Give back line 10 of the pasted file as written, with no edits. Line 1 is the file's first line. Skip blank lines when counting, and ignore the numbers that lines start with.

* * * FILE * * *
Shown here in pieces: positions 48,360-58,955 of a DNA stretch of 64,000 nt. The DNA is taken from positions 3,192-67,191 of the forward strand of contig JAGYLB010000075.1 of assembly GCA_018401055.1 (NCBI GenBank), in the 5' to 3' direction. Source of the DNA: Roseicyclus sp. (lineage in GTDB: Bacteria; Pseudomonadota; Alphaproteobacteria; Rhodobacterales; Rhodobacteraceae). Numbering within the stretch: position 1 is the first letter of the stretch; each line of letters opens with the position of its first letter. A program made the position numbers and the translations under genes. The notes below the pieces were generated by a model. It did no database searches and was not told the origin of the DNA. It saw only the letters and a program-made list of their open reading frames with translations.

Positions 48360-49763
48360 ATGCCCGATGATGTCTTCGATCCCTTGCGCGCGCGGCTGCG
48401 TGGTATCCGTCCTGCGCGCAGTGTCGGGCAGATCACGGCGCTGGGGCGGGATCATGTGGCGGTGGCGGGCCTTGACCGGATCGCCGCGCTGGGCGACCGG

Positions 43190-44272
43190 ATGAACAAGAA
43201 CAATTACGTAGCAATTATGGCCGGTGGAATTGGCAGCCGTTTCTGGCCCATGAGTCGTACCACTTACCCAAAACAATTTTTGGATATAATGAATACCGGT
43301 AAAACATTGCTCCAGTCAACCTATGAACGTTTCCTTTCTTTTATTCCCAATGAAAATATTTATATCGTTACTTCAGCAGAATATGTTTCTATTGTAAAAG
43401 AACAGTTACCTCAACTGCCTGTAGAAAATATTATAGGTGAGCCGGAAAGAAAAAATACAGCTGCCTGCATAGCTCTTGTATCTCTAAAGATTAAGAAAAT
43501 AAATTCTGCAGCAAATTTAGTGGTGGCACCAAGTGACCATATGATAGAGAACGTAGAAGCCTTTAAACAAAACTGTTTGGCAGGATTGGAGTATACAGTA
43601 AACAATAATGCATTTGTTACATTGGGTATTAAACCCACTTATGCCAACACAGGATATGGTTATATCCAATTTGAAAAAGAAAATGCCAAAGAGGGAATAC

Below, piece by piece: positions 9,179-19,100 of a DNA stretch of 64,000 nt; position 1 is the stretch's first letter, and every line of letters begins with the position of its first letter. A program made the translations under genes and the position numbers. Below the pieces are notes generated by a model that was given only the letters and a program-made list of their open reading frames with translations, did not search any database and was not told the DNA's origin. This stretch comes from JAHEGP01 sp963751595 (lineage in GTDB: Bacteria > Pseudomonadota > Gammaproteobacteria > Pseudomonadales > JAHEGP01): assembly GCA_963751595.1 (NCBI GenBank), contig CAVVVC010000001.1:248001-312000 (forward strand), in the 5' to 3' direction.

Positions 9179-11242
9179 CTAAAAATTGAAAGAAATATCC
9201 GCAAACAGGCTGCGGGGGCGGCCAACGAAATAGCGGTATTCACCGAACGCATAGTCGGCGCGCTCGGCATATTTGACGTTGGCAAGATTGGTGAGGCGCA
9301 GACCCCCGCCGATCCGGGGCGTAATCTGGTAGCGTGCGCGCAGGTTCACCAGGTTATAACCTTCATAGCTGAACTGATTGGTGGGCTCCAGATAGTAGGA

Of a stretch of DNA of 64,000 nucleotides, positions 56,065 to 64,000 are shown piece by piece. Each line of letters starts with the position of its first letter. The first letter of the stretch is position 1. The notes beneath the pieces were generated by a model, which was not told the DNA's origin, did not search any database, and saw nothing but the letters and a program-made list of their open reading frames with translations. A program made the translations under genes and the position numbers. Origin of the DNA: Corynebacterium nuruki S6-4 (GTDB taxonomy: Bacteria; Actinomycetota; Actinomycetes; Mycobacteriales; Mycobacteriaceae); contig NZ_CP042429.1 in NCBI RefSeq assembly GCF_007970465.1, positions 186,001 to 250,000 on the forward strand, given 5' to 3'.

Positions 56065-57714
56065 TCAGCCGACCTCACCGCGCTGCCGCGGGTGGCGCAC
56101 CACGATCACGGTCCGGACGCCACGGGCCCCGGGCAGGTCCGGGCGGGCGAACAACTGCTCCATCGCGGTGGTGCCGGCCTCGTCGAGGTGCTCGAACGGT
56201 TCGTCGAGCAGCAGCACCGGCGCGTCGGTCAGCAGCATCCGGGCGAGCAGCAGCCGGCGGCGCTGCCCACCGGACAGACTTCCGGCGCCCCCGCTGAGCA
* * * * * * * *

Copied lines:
43501 AAATTCTGCAGCAAATTTAGTGGTGGCACCAAGTGACCATATGATAGAGAACGTAGAAGCCTTTAAACAAAACTGTTTGGCAGGATTGGAGTATACAGTA